November 19, 2018

Weekly Reflection – There Are No Words

Weekly Reflection – There Are No Words

There are no words, is how many folks respond to great tragedy. Neal Katz is a Jewish Rabbi in Tyler, Texas has words of wisdom he recently shared.  I was particularly struck by the words he shared after this week’s shooting at a synagogue in Pittsburg, Pennsylvania.  The one sentence that stands out most to me is, Our strength moving forward is that our community loves more than it fears. Rabbi Katz’ response is an example we Christians might strive to emulate, especially if we live lives of intense persecution as do so many of the students at NationsUniversity.

Blessings and peace,

Chaplain Allen


We are all shocked by the news this morning coming out of Pittsburgh. An antisemitic attack on the Tree of Life synagogue – during Shabbat services – took multiple lives and injured many more – including police officers. In moments like these, people often say there are “no words.” But my community does have words.

We have words of peace:  May the one who makes peace in the heavens, make peace for us and all the people Israel. (Jewish Prayerbook)

We have words of comfort:  May God console you among the other mourners of Zion and Jerusalem. (Jewish Funeral Service)

We have words of contemplation: God gives and God takes: Blessed be God’s name. (Job 1)

We have words of strength: May God give strength unto God’s people, and may God bless His people with peace. (Psalm 29)

Words of protection: Keep far from us all evil; May our paths be free from all obstacles from when we go out until we return home. (Jewish Prayerbook)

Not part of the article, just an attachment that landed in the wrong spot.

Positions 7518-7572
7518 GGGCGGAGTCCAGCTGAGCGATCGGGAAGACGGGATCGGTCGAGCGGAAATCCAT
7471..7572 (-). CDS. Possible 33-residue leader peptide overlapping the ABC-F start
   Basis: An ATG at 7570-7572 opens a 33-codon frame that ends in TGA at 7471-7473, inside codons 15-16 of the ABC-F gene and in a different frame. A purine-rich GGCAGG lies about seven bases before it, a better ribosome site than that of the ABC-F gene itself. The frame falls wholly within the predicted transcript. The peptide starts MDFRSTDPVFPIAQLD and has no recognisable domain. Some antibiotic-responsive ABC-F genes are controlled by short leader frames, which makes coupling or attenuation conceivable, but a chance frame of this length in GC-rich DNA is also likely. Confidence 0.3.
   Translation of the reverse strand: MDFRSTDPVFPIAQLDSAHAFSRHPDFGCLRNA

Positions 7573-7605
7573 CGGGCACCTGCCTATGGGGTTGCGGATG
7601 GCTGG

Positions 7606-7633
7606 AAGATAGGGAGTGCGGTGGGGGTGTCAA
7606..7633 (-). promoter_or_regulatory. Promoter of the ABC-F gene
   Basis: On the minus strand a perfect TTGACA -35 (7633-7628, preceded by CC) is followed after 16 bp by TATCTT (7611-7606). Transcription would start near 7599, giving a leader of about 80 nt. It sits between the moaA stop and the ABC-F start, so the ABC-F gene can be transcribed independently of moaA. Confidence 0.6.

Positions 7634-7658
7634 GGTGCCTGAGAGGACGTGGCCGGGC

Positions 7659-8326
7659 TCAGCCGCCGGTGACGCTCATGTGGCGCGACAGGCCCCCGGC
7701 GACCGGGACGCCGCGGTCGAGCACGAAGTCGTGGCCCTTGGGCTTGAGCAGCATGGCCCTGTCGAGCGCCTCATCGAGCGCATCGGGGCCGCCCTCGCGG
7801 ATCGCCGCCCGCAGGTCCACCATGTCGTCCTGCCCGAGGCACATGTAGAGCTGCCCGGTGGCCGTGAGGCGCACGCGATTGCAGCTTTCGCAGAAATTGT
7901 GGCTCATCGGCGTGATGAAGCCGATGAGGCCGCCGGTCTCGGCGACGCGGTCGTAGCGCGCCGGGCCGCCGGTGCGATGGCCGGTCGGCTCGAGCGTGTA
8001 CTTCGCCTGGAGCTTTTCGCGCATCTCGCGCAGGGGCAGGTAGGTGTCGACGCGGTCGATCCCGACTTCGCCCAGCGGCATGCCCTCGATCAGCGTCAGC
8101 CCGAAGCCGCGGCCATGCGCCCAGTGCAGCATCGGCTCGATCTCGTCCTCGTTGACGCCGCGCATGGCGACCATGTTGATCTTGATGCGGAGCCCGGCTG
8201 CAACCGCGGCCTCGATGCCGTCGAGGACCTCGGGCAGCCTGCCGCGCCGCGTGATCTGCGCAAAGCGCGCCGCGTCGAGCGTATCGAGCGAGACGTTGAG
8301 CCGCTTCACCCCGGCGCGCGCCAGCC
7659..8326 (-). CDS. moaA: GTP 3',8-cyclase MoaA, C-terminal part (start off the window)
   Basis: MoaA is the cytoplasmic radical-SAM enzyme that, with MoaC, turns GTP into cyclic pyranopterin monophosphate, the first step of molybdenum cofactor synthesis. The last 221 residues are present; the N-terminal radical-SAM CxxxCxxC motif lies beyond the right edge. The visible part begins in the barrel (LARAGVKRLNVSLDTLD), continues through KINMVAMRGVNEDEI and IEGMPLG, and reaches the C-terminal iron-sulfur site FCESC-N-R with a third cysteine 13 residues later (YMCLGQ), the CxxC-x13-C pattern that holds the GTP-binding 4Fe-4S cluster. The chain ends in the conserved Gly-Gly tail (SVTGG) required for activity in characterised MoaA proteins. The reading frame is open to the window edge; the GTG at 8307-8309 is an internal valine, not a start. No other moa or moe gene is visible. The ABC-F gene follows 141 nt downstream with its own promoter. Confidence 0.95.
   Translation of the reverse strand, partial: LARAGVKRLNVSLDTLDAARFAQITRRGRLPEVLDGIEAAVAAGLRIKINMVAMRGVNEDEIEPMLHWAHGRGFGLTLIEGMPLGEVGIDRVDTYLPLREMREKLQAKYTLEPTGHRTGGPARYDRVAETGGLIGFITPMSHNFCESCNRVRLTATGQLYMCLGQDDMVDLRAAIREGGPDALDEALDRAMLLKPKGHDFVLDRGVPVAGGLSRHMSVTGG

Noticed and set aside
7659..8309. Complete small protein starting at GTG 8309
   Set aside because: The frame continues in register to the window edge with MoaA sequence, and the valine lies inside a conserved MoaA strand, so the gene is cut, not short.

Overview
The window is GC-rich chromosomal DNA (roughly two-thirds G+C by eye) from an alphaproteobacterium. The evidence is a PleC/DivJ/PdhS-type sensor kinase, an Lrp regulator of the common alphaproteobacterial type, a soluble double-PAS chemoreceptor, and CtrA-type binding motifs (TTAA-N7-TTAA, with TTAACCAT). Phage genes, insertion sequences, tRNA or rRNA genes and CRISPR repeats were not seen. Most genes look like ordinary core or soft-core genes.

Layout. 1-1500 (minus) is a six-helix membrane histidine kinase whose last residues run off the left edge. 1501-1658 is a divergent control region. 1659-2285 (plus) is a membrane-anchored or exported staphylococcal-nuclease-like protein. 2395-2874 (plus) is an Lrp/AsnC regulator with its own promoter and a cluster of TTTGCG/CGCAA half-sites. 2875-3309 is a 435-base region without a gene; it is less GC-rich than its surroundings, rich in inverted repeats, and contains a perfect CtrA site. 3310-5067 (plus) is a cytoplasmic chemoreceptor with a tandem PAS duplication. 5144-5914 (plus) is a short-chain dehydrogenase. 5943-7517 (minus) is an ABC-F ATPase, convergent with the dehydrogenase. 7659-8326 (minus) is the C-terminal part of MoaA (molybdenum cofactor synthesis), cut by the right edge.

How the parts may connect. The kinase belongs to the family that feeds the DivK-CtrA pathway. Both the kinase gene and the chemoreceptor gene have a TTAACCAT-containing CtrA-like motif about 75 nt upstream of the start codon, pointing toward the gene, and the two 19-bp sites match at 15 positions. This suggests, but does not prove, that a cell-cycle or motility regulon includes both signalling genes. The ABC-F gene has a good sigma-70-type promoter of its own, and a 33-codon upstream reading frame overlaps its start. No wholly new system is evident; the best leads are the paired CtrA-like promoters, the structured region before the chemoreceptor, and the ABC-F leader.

Words of resolve: Though I walk through a valley of deepest darkness, I fear no harm, for You are with me. (Psalm 23)

And we have words of love: How deeply You have loved us Adonai, our God, gracing us with surpassing compassion! (Jewish Prayerbook)

Yes, we have words. And let us use our words carefully. Yes, there are people in our midst who are overtly anti-semitic – or even dog whistle anti-semitism – they should be shunned and shamed in our community. They represent the worst of us. But our strength moving forward is not in the depravity of anti-Semites.

Our strength moving forward is that our community loves more than it fears. We are blessed to be surrounded by friends and family and neighbors and holy collaborators who give us strength and love as we process this tragedy.

We send our love to Pittsburgh and we grieve with them and for them.

To peace,

Read more reflections, The Balance of Cancer